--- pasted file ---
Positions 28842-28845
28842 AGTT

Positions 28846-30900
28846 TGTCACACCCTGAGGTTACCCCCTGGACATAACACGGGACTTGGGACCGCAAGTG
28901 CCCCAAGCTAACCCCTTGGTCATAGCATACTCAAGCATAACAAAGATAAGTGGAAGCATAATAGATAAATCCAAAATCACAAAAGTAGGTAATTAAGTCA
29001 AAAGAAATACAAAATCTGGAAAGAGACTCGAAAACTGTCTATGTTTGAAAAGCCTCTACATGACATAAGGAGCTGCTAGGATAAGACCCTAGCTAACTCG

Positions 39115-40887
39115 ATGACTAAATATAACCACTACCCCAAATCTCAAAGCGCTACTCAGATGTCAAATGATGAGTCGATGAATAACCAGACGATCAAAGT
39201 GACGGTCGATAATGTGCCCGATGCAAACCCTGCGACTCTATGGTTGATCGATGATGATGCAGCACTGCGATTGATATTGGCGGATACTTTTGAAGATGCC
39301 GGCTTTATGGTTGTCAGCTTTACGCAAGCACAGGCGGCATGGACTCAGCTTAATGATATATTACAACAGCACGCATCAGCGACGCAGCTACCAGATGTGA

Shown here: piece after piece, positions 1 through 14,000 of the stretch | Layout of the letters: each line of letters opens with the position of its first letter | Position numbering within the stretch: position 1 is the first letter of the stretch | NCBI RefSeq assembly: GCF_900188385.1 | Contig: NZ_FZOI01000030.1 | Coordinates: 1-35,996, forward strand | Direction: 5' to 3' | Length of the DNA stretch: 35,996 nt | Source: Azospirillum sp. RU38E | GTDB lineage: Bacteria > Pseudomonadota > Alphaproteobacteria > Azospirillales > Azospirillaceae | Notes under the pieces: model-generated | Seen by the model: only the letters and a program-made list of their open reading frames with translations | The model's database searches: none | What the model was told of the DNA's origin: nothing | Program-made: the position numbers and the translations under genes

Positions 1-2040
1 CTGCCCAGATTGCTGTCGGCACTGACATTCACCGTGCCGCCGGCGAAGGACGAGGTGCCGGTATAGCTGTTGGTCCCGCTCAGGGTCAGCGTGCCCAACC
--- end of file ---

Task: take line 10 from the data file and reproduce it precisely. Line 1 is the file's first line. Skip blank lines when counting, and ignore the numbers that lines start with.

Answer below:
39301 GGCTTTATGGTTGTCAGCTTTACGCAAGCACAGGCGGCATGGACTCAGCTTAATGATATATTACAACAGCACGCATCAGCGACGCAGCTACCAGATGTGA